In the eighth part of Monstrous Regiment, Polly and the other recruits continue have their beliefs challenged. Intrigued? Then it’s time for Mark to read Discworld.
Trigger Warning: For talk of war, imperialism.
THIS JUST KEEPS CHANGING, WHAT IS THIS BOOK, I’M READING FOR NONE OF IT.
There’s a crucial point made here that helps understand why perspective is so damn important to stories:
“Angua, I want to stop these stupid people fighting so that we can all go home, and if that means allowing the occasional pigeon to have a crap on my desk, so be it.”
First of all, this defines Vimes’s motivation. He’s an outsider in this country, and he’s an outsider to the Borogravian-Zlobenian war. Thus, his interest is in peace, but not even necessarily because peace is the moral thing to achieve. He just wants this all to end so he can go home. You don’t really even get a sense of whether or not he or Angua find either side right or wrong. It’s just all one giant mess. At least from Angua, we get her sense of pity for the Borogravians, whose religion has so tightly controlled their lives that they’re now stuck in a real-live dystopia, and they’re desperate for anyone to get them out of it. (Hence their attachment to the Duchess.) On top of all that, there’s a war? How could anyone not feel sorry for these people and what’s been hoisted upon them?
Then there’s Prince Heinrich. HOLY SHIT, THOSE SCENES WITH THE ZLOBENIANS MAKE A MILLION TIMES MORE SENSE BECAUSE HORENTZ IS ACTUALLY THE PRINCE. And since they aren’t familiar with newspapers, and they lack the context to understand why it was important that de Worde took their photo, they have no idea that THEY CAPTURED THE PRINCE OF THEIR ENEMY AND IT’S NOW A HUGE NEWS STORY. Which is so fascinating to me! For Vimes and Angua, it’s an amusing anecdote and a possible complication to the war.
Yet Pratchett paints a much different picture for Polly and the other recruits. There’s no glory or celebration for what they’ve done. No, they continue to learn just how messed up their country is, how much this war isn’t a glorious thing, how the lies about it all have kept it going rather than bring it closer to an end.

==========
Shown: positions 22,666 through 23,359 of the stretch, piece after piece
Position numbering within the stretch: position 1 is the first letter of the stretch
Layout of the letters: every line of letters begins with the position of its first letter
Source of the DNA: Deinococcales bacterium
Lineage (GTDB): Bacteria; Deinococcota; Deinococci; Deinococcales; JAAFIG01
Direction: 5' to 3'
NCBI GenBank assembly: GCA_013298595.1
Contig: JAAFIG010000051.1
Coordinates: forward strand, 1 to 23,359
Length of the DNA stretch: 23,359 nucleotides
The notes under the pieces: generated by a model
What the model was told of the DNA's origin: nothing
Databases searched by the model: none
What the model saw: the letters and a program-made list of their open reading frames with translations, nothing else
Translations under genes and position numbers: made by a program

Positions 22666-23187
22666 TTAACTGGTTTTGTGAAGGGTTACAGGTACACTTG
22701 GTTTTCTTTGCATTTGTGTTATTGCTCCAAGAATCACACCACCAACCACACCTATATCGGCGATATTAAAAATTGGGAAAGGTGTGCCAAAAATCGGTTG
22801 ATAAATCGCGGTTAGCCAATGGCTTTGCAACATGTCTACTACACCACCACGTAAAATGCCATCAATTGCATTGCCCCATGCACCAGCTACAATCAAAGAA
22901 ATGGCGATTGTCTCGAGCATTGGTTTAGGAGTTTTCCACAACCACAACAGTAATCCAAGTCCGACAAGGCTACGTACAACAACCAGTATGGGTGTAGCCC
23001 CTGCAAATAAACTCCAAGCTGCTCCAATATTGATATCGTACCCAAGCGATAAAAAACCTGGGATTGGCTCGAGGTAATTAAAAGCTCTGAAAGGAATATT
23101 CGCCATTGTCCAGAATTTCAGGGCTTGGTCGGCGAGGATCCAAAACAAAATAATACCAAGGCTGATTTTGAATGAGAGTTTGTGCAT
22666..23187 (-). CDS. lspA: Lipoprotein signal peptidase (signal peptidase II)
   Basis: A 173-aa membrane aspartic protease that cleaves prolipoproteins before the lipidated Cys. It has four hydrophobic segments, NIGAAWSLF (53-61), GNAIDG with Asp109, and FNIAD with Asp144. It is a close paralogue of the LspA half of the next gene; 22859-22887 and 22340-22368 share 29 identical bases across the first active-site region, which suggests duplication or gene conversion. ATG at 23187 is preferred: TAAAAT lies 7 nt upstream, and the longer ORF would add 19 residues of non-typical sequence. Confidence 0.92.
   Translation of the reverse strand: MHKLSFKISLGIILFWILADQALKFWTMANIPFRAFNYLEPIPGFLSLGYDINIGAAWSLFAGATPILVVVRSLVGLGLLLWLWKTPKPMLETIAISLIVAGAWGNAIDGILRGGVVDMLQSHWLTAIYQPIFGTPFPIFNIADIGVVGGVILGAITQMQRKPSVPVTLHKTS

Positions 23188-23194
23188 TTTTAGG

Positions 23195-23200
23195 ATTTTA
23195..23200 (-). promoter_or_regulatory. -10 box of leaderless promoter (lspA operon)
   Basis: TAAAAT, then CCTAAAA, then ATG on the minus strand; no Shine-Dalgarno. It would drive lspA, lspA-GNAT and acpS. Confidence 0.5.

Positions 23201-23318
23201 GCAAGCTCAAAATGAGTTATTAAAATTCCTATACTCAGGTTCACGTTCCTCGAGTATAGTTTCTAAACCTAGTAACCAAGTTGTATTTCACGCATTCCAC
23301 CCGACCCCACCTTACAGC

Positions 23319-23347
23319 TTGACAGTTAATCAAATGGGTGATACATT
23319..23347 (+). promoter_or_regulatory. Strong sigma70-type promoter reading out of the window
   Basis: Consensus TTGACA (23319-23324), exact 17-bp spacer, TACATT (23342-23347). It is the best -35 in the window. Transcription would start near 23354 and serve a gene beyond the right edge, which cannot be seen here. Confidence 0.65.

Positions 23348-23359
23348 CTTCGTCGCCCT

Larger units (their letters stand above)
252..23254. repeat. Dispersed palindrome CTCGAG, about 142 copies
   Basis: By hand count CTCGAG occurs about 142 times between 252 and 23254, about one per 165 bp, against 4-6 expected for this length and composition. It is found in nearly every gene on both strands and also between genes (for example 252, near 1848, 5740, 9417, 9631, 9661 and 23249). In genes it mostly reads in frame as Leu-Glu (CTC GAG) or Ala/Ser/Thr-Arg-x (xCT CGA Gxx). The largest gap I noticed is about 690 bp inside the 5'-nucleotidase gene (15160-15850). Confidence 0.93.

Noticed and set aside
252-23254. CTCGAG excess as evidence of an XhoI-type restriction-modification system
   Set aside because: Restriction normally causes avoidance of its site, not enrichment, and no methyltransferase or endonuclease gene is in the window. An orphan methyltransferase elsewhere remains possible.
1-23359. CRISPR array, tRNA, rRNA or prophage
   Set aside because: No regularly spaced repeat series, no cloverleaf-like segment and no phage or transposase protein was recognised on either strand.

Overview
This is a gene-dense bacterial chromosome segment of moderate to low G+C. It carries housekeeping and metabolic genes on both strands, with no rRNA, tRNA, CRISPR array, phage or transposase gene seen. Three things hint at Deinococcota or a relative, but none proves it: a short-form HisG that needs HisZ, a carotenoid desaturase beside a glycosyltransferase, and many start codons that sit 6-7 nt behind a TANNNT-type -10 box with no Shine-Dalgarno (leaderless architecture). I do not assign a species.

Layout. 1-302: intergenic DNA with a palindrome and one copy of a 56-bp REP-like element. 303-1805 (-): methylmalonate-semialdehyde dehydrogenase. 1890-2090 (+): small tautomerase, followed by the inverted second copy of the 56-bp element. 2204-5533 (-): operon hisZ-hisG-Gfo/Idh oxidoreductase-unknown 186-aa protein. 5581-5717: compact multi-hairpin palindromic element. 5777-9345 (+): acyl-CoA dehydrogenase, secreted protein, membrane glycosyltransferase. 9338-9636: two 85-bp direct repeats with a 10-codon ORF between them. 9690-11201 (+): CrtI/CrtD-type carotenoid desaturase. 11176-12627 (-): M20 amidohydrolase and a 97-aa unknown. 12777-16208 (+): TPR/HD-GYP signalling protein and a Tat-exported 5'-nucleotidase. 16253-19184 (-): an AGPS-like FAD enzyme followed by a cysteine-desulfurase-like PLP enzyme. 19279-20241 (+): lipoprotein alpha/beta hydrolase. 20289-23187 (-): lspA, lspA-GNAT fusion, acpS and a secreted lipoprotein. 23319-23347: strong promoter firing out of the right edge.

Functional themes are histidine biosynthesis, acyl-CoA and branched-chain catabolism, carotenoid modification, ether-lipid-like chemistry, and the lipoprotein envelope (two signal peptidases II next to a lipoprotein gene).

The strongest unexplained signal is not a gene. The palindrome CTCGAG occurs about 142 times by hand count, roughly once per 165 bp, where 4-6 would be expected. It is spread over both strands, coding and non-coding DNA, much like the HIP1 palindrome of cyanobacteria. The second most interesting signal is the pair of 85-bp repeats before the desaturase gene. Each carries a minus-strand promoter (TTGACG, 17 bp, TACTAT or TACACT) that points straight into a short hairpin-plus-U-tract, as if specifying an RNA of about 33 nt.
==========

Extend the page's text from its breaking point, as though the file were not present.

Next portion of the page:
Let’s start with Strappi. It’s possible that he’s not responsible for all the random thefts around the group, but it certainly fits that he’d be petty and vindictive right before he abandoned ship. It also fits that he stole the items so he could survive his trip to the front lines. Of course, there’s a possibility that they’ve got this all wrong. What if there’s something else going on? What if it’s related to the inns being burned behind them? I STILL FEEL LIKE THAT’S AN IMPORTANT DETAIL. Of course, it could also have been a hint of the absolutely horrifying discovery that they make here, too. What if someone on their side is responsible for this? A Borogravian killed those charcoal makers to survive, and it’s a thought that these recruits can barely fathom because it’s so messed up. Truly, it speaks to the seriousness of this disaster. That is what people are resorting to now that this war has taken such a toll on Borogravia. It’s horrifying, y’all! And this is how Jackrum reacts to the shock that spreads through the group:
“Yes, but they have just seen a couple of badly mutilated bodies,” said Blouse and shuddered.
“Good practice for ‘em, sir. They’ll see plenty more.”
Well, that’s not comforting in the slightest. But Jackrum isn’t interested in comfort. Rather, he still believes that, despite everything that has happened, Borogravia can still win the war. I don’t see how that’s possible, honestly, especially with how bad things have gotten. But I am guessing that Jackrum refuses to budge on this point, and this is only gonna get worse, y’all.
Mark Links Stuff